While clearly unsustainable, there is little that can be done within the current economic system to alleviate this trend. The result: people will become even more entrenched in their class, defining their needs and wants according to their economic status – an acceptance of life rather than striving towards a new economic class.

However, this financial divide will also create a different kind of economic and social divide. Where you live, eat and play; what you buy and watch; and who you interact with, will increasingly be decided according to where you fall in this economic divide, creating a need for economic and social systems that can cater to both societies. You already see this with where people shop, what they drive, where they eat, what they watch, buy etc. Expect this trend to increase even faster over the coming years.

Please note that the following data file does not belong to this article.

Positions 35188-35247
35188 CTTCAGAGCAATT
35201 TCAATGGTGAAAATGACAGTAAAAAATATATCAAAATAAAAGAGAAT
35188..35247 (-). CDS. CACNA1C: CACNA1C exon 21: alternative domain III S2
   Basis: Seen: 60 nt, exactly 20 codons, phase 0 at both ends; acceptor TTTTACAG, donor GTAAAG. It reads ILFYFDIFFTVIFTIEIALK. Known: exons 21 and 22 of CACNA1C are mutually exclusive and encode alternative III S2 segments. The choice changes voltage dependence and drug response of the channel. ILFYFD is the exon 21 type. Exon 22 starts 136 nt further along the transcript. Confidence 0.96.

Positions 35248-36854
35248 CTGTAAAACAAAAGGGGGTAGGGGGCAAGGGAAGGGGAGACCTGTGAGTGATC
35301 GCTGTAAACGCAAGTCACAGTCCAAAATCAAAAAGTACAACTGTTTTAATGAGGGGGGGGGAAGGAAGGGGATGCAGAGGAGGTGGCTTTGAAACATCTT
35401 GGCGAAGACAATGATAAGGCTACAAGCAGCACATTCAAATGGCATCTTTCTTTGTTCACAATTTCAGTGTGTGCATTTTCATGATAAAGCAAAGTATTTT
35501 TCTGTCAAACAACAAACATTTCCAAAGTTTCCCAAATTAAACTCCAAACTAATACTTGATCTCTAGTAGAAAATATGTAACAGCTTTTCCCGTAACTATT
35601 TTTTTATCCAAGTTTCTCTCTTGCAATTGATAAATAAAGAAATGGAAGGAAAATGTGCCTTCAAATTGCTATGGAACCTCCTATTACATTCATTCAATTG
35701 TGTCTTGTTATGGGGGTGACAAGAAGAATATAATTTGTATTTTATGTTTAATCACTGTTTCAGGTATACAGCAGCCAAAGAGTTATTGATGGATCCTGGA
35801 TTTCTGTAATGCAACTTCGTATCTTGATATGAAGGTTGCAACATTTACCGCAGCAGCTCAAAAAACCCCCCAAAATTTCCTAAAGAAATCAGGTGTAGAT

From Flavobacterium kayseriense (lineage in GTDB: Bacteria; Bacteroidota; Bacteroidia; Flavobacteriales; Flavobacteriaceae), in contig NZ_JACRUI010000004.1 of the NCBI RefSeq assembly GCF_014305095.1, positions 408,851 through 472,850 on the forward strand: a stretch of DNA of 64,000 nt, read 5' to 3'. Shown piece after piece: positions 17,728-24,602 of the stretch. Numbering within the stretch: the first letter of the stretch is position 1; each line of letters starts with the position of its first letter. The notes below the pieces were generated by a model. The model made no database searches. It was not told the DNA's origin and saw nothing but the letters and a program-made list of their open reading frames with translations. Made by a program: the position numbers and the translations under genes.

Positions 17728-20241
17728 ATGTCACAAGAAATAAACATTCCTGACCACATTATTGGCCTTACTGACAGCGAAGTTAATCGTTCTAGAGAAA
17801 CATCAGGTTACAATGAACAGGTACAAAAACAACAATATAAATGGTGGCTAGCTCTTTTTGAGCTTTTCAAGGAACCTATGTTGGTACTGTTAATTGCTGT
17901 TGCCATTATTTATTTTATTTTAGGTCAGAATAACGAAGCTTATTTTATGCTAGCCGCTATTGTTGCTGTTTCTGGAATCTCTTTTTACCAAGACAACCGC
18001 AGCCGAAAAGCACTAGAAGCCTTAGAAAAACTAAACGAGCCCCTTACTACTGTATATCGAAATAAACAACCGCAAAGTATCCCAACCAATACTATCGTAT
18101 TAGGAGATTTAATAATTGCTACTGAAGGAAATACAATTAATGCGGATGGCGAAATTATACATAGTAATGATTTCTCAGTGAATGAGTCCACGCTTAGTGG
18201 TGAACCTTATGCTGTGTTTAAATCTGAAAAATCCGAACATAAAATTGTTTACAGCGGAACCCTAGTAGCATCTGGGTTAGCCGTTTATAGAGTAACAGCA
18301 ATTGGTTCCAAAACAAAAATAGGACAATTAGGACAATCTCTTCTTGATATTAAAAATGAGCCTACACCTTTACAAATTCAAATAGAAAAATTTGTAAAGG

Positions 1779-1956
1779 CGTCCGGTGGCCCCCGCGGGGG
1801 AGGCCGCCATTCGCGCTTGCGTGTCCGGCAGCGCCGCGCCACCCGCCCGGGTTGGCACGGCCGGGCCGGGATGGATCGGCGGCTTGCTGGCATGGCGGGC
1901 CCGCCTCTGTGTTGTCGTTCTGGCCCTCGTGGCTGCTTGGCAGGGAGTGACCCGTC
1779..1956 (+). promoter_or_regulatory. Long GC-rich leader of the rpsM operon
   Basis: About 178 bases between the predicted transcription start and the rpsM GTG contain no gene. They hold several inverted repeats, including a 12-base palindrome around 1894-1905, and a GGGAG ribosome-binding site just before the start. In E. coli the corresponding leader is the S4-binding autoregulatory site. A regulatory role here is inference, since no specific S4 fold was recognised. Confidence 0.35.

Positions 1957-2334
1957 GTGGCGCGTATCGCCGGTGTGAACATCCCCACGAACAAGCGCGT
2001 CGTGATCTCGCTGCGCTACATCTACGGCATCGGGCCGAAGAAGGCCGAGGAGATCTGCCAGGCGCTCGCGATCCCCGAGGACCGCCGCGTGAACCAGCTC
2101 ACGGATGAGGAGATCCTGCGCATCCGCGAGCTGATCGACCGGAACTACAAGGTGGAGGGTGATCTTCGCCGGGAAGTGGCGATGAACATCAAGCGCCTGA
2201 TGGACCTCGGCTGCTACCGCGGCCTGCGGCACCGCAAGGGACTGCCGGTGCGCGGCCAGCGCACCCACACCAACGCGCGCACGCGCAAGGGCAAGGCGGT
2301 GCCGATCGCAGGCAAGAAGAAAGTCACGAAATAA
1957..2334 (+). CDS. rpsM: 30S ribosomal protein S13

Examples can already be seen in the fast growing sharing economy as growing income inequality creates a new economic model that encourages sharing resources for financial gain – aided by developments like the growth of social media and the move toward cities. Uber, Sidecar, AirBnB, etc. allow anyone to start their own business and make it personal – but I bet their target audience isn’t those who buy Ferraris or who stay at the Four Seasons.

It is, in fact, a combination of all these trends that is leading to a major shift in how people are adapting the capitalist system to address their needs – but away from the big business model. And regardless of the outcome, it is clear that the impact will change the very nature of business in years to come.

3. 3D Printing

Like the stories of rock bands, the instant sensation of 3D printing has been 30 years in the making. While, the discussions today are about immediate controversies such as printing guns, the real disruption with 3D printing will be the ability to print stuff we use every single day – it is already printing apparel and footwear and food, and even human organs!